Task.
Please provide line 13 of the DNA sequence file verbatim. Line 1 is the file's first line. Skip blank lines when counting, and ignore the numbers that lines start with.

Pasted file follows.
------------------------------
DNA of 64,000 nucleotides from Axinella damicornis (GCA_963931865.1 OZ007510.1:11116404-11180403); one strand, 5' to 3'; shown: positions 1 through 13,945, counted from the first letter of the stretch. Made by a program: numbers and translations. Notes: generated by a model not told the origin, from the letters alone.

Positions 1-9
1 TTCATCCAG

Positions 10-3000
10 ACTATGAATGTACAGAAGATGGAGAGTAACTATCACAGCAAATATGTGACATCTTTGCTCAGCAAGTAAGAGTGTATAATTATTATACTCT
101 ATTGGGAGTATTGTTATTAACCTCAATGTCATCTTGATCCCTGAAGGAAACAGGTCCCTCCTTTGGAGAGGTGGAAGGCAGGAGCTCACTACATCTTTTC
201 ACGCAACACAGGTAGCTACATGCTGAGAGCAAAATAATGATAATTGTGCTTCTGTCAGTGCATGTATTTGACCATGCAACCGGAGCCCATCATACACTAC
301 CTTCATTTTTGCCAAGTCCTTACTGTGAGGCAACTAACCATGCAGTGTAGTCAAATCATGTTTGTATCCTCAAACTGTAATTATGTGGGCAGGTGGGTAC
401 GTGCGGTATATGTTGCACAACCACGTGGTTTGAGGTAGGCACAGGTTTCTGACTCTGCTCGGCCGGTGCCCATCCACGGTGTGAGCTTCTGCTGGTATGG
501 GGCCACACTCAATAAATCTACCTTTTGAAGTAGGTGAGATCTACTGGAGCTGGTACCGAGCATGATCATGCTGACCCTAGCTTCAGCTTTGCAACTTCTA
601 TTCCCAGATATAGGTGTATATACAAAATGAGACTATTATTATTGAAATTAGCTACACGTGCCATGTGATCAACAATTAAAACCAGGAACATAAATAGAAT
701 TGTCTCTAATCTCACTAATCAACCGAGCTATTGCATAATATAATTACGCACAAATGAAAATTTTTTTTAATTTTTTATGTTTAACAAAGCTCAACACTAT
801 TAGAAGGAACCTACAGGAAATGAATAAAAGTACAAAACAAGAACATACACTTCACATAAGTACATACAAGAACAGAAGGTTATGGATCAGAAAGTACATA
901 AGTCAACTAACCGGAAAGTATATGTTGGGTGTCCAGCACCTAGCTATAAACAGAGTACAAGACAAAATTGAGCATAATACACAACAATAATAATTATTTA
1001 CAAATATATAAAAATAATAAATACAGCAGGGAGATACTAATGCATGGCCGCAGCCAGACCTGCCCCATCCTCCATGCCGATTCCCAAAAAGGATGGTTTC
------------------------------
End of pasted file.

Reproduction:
801 TAGAAGGAACCTACAGGAAATGAATAAAAGTACAAAACAAGAACATACACTTCACATAAGTACATACAAGAACAGAAGGTTATGGATCAGAAAGTACATA